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Herpes Often Unknowingly Spread

Herpes Often Unknowingly Spread Young Women Who Don’t Know They Are Infected May Fuel Epidemic WebMD Health News By Charlene Laino Reviewed by Louise Chang, MD More from WebMD Vaginal...

Oct. 30, 2008 (Washington D.C.) -- Young women who don't know they have the virus that causes genital herpes could be unknowingly fueling the herpes epidemic, new research suggests.

Although they have no symptoms of the disease and have not been tested, many women are actively shedding the virus in their genital tracts, says Kenneth Fife, MD, of Indiana University School of Medicine in Indianapolis.

"They're often infectious and don't know it," he tells WebMD.

Nationwide, at least 45 million people 12 and older, or one out of five adolescents and adults, have genital herpes, according to the CDC. It's most often caused by herpes simplex virus type 2 (HSV-2).

Fife and colleagues studied 127 young women. They entered the study when they were 14 to 18 and followed for four to six years. Only three of the women had been diagnosed with genital herpes, and the rest hadn't been tested before.

Two-Thirds of Women Actively Shedding Virus

Over the course of the study, about one-fourth of the women who originally tested negative for HSV-2 subsequently tested positive.

But what was really of concern, Fife says, was that two-thirds of the women for whom genital swabs were available were actively shedding virus. "That's when they can spread the disease," he says.

Had the women not been in the study, they might never have been tested, Fife says. Most had no symptoms -- not even common symptoms like genital pain or vaginal discharge, which can be caused by a number of disorders, he says.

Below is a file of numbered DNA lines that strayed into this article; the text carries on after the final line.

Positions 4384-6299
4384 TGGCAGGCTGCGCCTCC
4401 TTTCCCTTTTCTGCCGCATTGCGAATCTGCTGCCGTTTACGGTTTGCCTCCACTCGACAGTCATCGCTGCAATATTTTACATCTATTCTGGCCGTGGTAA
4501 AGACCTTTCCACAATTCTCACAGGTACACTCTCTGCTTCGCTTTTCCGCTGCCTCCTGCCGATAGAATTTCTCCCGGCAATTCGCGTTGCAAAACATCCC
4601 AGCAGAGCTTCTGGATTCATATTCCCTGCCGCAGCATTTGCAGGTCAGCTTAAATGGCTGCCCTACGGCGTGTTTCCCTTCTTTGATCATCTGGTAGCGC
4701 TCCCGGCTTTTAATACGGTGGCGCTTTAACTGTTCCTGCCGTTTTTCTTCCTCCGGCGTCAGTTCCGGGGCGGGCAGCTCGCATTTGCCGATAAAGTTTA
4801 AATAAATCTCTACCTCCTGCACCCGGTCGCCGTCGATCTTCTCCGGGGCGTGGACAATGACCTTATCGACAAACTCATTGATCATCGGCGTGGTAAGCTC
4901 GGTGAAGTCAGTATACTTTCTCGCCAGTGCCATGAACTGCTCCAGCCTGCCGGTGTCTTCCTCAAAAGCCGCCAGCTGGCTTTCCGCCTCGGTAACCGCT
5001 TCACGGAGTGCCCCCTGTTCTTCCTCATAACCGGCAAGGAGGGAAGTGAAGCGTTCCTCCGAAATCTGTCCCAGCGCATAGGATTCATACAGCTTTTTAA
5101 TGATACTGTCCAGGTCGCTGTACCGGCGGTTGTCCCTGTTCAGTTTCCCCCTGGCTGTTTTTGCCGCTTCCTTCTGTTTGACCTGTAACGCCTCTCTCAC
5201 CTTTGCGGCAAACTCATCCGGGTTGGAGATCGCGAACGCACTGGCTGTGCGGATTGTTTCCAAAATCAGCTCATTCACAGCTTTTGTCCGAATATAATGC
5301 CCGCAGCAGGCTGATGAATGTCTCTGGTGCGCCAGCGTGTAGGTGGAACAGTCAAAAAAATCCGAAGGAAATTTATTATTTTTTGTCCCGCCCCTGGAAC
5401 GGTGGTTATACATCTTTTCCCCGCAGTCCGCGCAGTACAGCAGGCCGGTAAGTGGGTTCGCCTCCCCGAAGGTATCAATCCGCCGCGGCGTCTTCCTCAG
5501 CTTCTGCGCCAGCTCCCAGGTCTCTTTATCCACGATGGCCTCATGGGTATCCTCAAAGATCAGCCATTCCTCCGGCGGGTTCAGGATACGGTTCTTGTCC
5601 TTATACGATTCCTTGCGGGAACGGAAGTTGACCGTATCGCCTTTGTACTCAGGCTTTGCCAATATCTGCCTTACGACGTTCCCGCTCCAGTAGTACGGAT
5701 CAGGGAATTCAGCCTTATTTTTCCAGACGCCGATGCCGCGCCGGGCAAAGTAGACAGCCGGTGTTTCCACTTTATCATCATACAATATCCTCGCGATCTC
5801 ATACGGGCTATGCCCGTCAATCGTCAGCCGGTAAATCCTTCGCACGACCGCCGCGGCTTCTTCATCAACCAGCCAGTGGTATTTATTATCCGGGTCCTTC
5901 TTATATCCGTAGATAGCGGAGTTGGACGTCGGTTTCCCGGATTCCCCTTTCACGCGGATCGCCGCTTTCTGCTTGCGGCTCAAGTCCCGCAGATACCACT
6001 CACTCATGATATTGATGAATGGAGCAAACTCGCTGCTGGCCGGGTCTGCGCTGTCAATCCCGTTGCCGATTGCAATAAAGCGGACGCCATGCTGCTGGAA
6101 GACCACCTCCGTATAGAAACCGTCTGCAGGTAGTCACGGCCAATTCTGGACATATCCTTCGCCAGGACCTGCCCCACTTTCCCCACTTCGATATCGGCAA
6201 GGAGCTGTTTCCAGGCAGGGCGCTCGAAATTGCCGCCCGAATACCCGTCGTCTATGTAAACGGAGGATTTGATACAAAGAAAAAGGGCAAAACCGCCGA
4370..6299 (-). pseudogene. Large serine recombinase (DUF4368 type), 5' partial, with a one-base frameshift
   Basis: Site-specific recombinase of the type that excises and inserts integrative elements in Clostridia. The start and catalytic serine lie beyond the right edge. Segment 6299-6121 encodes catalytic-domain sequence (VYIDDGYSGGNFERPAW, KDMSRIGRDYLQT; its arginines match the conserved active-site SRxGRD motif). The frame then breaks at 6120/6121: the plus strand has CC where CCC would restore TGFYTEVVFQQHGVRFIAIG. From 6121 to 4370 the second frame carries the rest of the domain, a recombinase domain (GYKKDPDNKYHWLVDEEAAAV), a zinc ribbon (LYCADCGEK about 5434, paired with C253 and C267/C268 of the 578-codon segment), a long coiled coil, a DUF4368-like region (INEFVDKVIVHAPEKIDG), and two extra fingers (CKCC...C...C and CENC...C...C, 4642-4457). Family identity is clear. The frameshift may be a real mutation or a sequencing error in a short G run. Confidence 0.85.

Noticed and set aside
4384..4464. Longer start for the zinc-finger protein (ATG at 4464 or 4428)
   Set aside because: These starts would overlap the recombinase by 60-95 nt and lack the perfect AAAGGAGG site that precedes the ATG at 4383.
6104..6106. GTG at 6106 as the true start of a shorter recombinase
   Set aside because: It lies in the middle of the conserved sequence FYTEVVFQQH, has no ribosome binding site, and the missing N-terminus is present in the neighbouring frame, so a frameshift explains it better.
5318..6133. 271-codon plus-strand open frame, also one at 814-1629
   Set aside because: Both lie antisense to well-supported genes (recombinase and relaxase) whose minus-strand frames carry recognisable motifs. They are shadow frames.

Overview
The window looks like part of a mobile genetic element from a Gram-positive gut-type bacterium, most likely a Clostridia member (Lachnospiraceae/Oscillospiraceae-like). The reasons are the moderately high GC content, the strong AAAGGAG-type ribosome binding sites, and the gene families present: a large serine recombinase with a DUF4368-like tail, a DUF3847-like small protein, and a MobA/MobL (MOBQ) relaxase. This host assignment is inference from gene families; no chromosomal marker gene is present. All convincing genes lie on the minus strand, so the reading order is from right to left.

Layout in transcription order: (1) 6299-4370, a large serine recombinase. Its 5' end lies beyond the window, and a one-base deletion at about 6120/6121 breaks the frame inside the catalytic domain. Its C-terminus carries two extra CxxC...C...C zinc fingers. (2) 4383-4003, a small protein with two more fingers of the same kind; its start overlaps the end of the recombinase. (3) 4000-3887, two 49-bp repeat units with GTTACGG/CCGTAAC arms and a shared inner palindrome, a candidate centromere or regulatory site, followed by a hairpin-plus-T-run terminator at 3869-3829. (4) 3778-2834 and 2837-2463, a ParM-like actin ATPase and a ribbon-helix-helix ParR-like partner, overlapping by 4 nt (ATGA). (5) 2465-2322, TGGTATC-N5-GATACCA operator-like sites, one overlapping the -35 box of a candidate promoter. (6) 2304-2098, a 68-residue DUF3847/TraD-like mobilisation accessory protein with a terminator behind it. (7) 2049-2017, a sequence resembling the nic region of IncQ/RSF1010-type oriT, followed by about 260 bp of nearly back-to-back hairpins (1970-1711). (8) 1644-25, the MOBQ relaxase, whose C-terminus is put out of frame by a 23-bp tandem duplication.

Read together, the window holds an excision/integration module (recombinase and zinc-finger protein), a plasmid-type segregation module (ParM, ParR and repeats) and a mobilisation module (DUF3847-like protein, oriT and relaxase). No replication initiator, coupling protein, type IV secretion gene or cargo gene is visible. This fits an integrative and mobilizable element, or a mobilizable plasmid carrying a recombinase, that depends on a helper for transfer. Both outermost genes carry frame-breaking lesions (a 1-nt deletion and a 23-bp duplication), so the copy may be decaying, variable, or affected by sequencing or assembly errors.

The research was presented at a joint meeting of the American Society for Microbiology and the Infectious Diseases Society of America.

Viral Shedding Continues for More Than a Decade

In a separate study, University of Washington researchers found that even 10 years after being diagnosed with HSV-2, adults continue to shed virus nearly 14% of days, says Paul Auwaerter, MD, of Johns Hopkins.

The study involved 89 otherwise healthy adults with documented HSV-2 infection. As in the Indiana study, most had no symptoms, he says. Auwaerter, who served on the committee that chose which studies to highlight at the meeting, was not involved with the work.

Together, these findings "show why this virus is so successfully spread among the sexually active population," he tells WebMD.

"Many of these women had no symptoms and hence were unaware they had herpes and hence more likely to spread it. You need to be screened specifically for it," Auwaerter says.

Hormonal Contraception May Lower the Body's Natural Defenses

Also at the meeting, researchers reported that the pill and other forms of hormonal contraception may lower a woman's natural defenses against HSV-2.

Gail Shust, MD, and colleagues at Albert Einstein School of Medicine studied the genital fluid from 16 healthy women aged 18 to 25 who were at low risk of acquiring sexually transmitted diseases. Genital fluid has been shown to have natural antimicrobial activity against HSV-2, Shust says.

Nine of the 16 women were using hormonal contraception: Seven were on the pill, one used injectable Depo-Provera, and one the vaginal ring NuvaRing.

Results showed genital fluid from the women using hormonal contraception had significantly less anti-herpes activity compared with the other women, she tells WebMD.

Shust stresses that the study was small and the findings need confirmation in other research.

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